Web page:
The Rise of the Revolutionaries
Through the early years of the 20th century, India remained at the centre of British interest purely for economic reasons. With the onset of World War I this changed, with over 1.4 million Indian soldiers and British officers from the British Indian Army participating in the Allied cause, this went greatly unrecognized. Back in India, the Indian National Congress (INC) and the country as a whole started to realize the great military potential Indians held and this led to a demand for self-governance.
The turn of the century also witnessed the rise of the revolutionaries – young, passionate men and women who believed in sacrificing their lives for the nation’s cause. Some of the best known among these were Bhagat Singh, Surya Sen, Khudiram Bose, Jatindra Nath Das, Udham Singh, and Tiruppur Kumaran. The fiery sentiments of Ram Prasad Bismil and Chandra Shekhar Azad spread like wildfire and the youth of the country were incensed. The more severe the punishments meted out to these revolutionaries, the more vociferous Indians became in their demands.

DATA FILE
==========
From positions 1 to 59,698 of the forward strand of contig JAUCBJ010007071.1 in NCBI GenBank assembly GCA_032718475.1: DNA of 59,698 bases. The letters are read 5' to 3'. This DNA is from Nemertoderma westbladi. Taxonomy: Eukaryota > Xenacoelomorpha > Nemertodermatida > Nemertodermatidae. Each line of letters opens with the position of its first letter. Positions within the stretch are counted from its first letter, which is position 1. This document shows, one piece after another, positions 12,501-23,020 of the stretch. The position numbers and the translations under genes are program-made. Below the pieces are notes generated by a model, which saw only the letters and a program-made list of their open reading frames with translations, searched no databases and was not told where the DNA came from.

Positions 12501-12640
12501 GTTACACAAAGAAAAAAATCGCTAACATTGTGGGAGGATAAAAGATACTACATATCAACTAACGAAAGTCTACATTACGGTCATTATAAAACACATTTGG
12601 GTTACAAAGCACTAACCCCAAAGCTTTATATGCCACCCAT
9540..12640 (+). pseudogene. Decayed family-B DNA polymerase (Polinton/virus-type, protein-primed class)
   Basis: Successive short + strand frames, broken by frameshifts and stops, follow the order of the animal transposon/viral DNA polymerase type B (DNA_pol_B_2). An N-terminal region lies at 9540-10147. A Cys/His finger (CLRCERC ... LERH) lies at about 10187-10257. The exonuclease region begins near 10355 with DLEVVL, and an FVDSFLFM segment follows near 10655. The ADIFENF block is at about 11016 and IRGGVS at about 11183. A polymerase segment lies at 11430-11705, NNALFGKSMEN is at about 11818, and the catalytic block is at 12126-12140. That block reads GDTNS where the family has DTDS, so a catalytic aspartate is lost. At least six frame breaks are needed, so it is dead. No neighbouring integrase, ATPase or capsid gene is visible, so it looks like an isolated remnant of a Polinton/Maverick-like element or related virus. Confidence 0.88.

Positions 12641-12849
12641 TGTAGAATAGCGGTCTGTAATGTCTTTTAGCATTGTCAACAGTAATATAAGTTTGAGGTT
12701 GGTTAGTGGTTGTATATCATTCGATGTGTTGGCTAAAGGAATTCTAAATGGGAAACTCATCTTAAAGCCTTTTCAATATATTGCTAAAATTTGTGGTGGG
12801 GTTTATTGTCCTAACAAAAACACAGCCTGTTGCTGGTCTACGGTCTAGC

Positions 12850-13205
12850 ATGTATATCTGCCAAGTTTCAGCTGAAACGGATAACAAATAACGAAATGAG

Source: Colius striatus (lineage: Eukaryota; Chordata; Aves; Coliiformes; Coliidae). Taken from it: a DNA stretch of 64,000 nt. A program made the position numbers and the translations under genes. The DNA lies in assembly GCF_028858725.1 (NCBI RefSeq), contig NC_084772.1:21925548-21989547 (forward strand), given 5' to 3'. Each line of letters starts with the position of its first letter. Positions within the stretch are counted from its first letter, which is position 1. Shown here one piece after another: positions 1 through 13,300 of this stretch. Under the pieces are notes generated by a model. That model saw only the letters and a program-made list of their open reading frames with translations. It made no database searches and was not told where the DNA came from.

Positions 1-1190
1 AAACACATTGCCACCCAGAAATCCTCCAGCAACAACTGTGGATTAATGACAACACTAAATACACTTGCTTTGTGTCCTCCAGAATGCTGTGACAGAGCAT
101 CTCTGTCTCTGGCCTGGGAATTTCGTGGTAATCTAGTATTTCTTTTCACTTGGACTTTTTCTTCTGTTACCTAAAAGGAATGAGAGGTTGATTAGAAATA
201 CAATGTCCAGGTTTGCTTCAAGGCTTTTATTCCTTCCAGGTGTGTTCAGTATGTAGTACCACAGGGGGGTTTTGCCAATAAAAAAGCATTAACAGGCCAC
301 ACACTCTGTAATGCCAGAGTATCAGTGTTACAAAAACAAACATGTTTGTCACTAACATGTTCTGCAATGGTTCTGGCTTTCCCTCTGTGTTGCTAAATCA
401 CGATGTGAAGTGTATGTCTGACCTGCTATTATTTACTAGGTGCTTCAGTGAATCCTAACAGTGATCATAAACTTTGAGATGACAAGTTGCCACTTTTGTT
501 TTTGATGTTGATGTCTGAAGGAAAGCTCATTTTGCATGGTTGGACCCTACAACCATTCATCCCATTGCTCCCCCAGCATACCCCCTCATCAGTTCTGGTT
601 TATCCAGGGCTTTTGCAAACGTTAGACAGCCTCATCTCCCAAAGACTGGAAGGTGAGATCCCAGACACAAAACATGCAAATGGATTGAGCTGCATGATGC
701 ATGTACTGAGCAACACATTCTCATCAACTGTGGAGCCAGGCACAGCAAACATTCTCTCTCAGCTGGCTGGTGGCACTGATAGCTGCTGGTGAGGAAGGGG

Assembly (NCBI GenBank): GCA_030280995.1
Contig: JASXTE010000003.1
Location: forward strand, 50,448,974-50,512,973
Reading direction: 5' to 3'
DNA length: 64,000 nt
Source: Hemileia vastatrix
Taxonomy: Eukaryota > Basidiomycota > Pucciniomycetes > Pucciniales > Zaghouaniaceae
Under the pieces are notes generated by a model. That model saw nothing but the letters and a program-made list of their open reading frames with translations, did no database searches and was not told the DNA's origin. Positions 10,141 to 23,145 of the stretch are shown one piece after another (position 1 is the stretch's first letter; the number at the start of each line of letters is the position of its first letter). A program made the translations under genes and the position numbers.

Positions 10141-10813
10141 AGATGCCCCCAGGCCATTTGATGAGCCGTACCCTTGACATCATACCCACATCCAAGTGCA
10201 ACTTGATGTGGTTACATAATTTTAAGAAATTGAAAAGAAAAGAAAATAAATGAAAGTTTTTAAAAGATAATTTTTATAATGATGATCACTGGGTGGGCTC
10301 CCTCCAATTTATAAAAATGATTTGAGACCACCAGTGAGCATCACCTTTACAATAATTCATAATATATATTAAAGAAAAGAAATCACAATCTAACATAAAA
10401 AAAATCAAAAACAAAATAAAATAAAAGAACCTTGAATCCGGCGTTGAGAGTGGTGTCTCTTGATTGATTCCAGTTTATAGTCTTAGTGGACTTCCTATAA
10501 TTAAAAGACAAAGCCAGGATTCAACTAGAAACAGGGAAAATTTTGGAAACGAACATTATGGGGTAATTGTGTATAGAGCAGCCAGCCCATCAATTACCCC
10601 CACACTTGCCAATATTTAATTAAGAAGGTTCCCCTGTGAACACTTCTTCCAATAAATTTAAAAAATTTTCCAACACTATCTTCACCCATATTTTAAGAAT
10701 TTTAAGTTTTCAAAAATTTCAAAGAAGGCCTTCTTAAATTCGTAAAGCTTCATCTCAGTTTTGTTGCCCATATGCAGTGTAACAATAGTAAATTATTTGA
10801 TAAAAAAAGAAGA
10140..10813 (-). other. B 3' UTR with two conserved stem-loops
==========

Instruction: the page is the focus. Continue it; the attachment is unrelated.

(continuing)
From Dominion to Independence
In 1915, Gandhi’s return to India signalled the start of a new era. Mohandas Karamchand Gandhi, popularly referred to as Mahatma, became the focal point of the Indians rallying for independence. He was a phenomenal force and his non-violent methods appealed to the masses. Millions of Indians from the far reaches of the nation responded to his call for Civil Disobedience, long fasts, abstinence from using foreign products, and salt satyagraha. Initially, the INC leaders had only launched a demand for dominion status.
Pressured into taking some action to mollify the Indians, the British Parliament passed the Government of India Act in August 1935. This was a significant act passed by the British parliament. It detailed the demarcation (borders) of India, separating it from other crown territories such as Burma and Aden. It made provisions for the establishment of the Federation of India and established the different provinces. Despite the intentions of the British, the act only further angered Indians rather than pacifying them, because it clearly showed that the British were far from granting India dominion status, much less Independence.
Subhash Chandra Bose was head of the INC in the 1920s and 1930s and his radical views were well received. This forced the INC to concede that the country would not remain content as a British dominion, and full independence became the need of the hour.